Why Model?

Software is getting easier to develop, thanks to the best efforts of computer language inventors, tool developers, and process gurus, but the process of getting from a set of requirements to a proper abstraction of the solution remains difficult. Even relatively small systems can have large amounts of complexity, which is what leads people to develop models. A model is a simplification of something so we can view, manipulate, and reason about it, and so help us understand the complexity inherent in the subject under study.

A wide variety of models have been in use within various engineering disciplines for a long time. Aerospace engineers rely heavily on models that describe the forces acting on an airplane; electrical engineers use large models to design telephone switching systems; civil engineers would be lost without their blueprints. Other forms of models, such as the simulations used in high finance and the storyboarding that Hollywood directors use, also play important roles.

We can say the following things about what makes a good model:

  • A good model omits information in order to help viewers more clearly see the issue at hand and check the correctness of the developed understanding. A good model will therefore not be the same as the real thing in all respects. For example, we may model an airplane to understand how well it will fly by omitting details about interior fittings.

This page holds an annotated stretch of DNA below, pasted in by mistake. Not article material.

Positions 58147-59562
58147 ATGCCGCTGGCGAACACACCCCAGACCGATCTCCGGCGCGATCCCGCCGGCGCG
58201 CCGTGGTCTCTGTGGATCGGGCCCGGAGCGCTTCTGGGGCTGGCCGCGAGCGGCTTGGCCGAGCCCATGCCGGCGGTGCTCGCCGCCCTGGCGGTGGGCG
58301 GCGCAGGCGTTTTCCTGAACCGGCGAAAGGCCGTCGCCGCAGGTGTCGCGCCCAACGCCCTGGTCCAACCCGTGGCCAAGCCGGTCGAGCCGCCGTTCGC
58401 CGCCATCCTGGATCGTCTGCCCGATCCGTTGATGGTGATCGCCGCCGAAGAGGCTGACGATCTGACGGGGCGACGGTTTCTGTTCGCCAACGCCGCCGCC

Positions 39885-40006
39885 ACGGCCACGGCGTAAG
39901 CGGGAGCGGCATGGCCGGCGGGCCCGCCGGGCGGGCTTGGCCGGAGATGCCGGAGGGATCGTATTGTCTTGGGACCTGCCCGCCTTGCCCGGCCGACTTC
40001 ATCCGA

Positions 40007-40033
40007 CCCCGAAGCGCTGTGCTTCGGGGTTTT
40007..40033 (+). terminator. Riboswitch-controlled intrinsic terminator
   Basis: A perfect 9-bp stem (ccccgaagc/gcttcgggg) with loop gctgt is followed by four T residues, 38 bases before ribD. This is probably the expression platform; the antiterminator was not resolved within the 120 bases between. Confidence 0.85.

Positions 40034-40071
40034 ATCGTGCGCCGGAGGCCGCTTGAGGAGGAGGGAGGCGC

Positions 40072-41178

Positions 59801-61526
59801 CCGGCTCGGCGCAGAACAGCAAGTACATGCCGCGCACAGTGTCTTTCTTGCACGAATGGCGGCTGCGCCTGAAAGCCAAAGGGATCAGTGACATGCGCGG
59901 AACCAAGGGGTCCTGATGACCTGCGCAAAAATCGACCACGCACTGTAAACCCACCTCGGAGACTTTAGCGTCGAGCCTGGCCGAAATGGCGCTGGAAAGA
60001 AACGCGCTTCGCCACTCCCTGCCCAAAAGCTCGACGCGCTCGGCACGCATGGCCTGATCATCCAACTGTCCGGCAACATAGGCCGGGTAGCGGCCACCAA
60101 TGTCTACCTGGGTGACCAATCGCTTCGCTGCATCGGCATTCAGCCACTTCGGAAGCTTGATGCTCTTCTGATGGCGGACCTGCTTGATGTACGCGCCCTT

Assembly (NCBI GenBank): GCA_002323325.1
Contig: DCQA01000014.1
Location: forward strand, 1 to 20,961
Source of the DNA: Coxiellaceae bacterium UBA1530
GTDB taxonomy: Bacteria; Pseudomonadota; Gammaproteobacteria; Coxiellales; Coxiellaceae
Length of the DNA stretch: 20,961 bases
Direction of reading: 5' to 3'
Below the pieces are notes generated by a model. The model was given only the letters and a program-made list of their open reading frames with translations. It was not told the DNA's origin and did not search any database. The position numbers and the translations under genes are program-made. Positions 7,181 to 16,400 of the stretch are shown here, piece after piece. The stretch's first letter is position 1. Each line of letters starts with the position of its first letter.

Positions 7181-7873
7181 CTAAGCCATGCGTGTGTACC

• A good model accurately reflects some real, abstract, or hypothetical reality. That is, although the model omits information, the information that remains accurately captures the subject matter at hand so we can reason about it. For example, the lack of interior fittings is generally unimportant in understanding aerodynamic behavior, yet the weight distribution of those same fittings can affect aerodynamics.

  • A good model must be cheaper to build than the real thing. Note that we don't mean cheaper only in the financial sense. We might build models of medical instruments or spacecraft so we can experiment with the models or use them to verify correct behavior before building the real thing, because the real thing comes with risks with regard to human life.

  • A good model serves as a means of communication by illustrating one or more ideas quickly and easily. A standard, well-defined modeling language reduces the likelihood of misinterpretation by the viewers of the model, including machines. MDA takes advantage of that fact to provide automation to we the cobblers' children.

MDA Distilled. Principles of Model-Driven Architecture
MDA Distilled. Principles of Model-Driven Architecture
ISBN: B00866PUN2
Year: 2003
Pages: 134

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